I’m sure Moore would step back from the most radical immigration policies – he’s made the obligatory noises about securing the border before. But his pro-immigration rhetoric is indeed radical.

  • Defrauded the general public, defrauded investors, discriminated, refused to pay people for their work, abused legal process to attack people maliciously, promoted use of slave labor, and that is just his business dealings. Any pretense of moral fiber or character is a joke. Trump is simply not good person.

  • Your exaggeration and use of obscuring, deceptive language and terms is already self evident.

    Citizenship options for non violent, non criminal undocumented immigrants is simply acknowledging facts on the ground and deep sixing the underground economy the status quo and draconian measures produce. Your remarks smack of racist “– peril” nonsense which typified nativism arguments for the last 150 years.

    Accepting refugees from war torn areas or brutal dictatorships is what America has always done. Again you rely on fear mongering and prejudice rather than basic facts or principles. You aren’t going to fight Islamicist terror by doing what they want you to do. Which in this case is demonize refugees.

    Your use of Trotskyite is either ironic or ignorance on your part. As it was a typical arbitrary nonsense label Stalin gave to enemies. Your remarks are closer to communist rhetoric and forms than you realize.

  • Russell Moore as Josef Stalin or Leon Trotsky? What illegal drugs were you under the influence of when you wrote your last two bizarre posts?

  • No, because I can’t deny anyone their salvation in any way, shape, or form. I don’t have that power. God will save whom He will save. What I do want is a denomination that isn’t going to pander to my generation’s liberal tendencies to maintain its position of power. Better for us to lose their membership and stay orthodox than have their praise and be compromised.

  • Denial is a chintzy way to avoid a subject.

    Yes, Slave labor. He has construction interests in Dubai. Which is entirely built upon slave labor. You thought I was talking about the near slave wages of any of his clothing related products?

    Glad you are done. Don’t let the door hit you on the way out.

  • Can you unpack your logic a little here: “i KNOW it was God’s will for him to become President. If it wasn’t, then Cruz would have won the primary.” I am totally stumped by this statement and am trying to figure out how you got here. If you had said that you knew it was God’s will for Trump to be President because he beat Hillary, I guess I could see it, though that is a pretty deterministic view of the universe. But the fact that God wills that anyone who beats Ted Cruz in a primary to be President is beggaring my ability to reason. Please expound.

  • “Vindictive – I wouldn’t know – how do you?”

    The myriad of petty and public spats the Angry Oompa Loompa gets into with pretty much any of his critics is a good enough sign as any.

    Do you happen to work for Kellyann Conway?

  • “my generation’s liberal tendencies to maintain its position of power.”

    Liberal tendency? That has been an aspect of organized Christianity since Constantine. Its a reactionary thing. Ever since church met state, there was the urge of churches to maintain political power. Ever since church and state were separated by operation of law 200+ years ago, they have been trying to claw their way into political power ever since.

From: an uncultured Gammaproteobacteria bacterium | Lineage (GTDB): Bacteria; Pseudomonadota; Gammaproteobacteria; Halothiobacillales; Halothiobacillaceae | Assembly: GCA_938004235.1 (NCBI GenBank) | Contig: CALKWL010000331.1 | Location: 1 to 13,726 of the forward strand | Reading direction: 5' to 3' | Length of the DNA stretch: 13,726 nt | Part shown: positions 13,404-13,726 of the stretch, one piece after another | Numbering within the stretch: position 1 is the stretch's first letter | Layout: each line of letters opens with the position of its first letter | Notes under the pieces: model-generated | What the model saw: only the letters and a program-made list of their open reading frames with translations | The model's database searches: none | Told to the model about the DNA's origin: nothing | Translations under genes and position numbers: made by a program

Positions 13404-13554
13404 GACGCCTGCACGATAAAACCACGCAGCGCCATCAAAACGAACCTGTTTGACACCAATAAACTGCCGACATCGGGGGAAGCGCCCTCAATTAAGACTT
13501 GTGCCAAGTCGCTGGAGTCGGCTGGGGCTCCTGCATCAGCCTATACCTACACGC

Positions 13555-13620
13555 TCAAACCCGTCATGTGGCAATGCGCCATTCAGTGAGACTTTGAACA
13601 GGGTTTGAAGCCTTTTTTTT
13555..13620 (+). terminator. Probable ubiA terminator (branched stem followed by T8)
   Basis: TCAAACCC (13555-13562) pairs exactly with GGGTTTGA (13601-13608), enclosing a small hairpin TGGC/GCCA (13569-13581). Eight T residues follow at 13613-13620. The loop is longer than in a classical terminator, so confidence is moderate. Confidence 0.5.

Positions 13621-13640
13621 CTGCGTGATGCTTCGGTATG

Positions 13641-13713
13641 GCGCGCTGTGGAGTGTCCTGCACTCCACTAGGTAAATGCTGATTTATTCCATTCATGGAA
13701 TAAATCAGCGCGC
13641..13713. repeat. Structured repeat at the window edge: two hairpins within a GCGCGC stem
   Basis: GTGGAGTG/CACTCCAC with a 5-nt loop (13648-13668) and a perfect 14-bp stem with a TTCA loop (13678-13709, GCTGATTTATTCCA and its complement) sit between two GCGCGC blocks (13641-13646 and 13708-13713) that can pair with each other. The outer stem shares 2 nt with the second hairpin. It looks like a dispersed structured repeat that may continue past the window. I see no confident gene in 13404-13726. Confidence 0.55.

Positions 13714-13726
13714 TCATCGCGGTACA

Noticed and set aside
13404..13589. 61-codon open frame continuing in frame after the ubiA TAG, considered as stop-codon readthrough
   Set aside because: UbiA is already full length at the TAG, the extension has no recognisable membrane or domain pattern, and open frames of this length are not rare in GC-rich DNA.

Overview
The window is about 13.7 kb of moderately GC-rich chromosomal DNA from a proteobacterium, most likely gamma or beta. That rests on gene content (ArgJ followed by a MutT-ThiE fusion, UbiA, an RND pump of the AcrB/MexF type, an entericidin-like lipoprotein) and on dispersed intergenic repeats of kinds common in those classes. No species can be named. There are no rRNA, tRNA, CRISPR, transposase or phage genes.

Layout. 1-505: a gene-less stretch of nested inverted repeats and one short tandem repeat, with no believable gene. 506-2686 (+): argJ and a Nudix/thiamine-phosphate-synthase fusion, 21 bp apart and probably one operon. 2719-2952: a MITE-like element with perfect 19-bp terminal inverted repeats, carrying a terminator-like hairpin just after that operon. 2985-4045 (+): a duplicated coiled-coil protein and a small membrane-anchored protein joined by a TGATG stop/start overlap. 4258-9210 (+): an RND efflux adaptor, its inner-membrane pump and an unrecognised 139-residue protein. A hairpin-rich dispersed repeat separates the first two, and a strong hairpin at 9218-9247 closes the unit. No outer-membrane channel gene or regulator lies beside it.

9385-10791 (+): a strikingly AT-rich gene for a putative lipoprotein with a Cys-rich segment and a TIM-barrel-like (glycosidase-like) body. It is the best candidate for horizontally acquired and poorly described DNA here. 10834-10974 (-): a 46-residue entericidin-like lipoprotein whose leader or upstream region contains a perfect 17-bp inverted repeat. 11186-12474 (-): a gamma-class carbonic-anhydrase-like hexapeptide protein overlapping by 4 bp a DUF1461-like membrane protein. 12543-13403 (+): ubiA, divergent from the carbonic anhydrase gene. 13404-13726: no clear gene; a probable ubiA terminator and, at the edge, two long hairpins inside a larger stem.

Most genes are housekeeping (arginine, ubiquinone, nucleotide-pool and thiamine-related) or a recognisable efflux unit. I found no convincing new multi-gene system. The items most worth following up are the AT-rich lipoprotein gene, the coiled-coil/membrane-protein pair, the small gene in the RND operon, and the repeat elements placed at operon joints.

• “The denomination seems to be swept up in an endless fight over all things theological, social and political.” Okay, Mr. Merritt. Let’s have them leave the Confederate flag and race alone so they can measure up to your standard better. Never mind your thoroughly research causality “The denomination’s combative posture and partisan reputation has likely contributed to its shrinking membership and baptisms.” You would have put Peter Berger out of work had you been his contemporary. Christian Smith, you’re warned. A group of Christians vigorously debating is right out of Acts 15. Don’t be a fluffer and try to create a seemingly more profound premise, just get to the story – some SBCers want payback for Moore’s posture on Trump. That’s interesting and newsworthy.

  • Interesting comment from a black man about his denomination and their liberal tendencies.

    This was the denomination that vigorously supported the God ordained institution of segregation 50 years ago, and took only 130 years to apologize for the god given institution of slavery.

  • Well there is always ivanka, who mOved her own manufacturing operations from china to Ethiopia because it was cheaper.

    Oh those job creators. Always creating jobs

  • Jonathan, the fact that a liberal writer from a left-wing publication like the Atlantic comes to the breathless defense of little baby face rusty Moore makes the point of his detractors.

    The problem with little Babyface rusty Moore is that he does not have the support of Baptists but rather seek the approval of left-wing journalists like Jonathan.

    It’s time to send Rusty to sojourners or Relevant Magazine, perhaps he can get a job with the Episcopalians or Presbyterians.

    He’s from Tennessee where I think they’re fond of saying “dance with the one who brung you”.

    Rusty has been shameful and disrespectful to the vast majority of Baptist men ever since he put his self in front of a camera. It’s time for him to go and until he does all Baptist should keep their hands in their pocket when the offering plate for him and his staff comes around.

  • “When Southern Baptists forced out moderates in the 80’s…”

    Uh… Define moderates? Denying the deity of Christ, the sufficiency and reliability of Scripture, and the swallowing a form of universalism is now qualifications for the “moderate” label??? Seriously?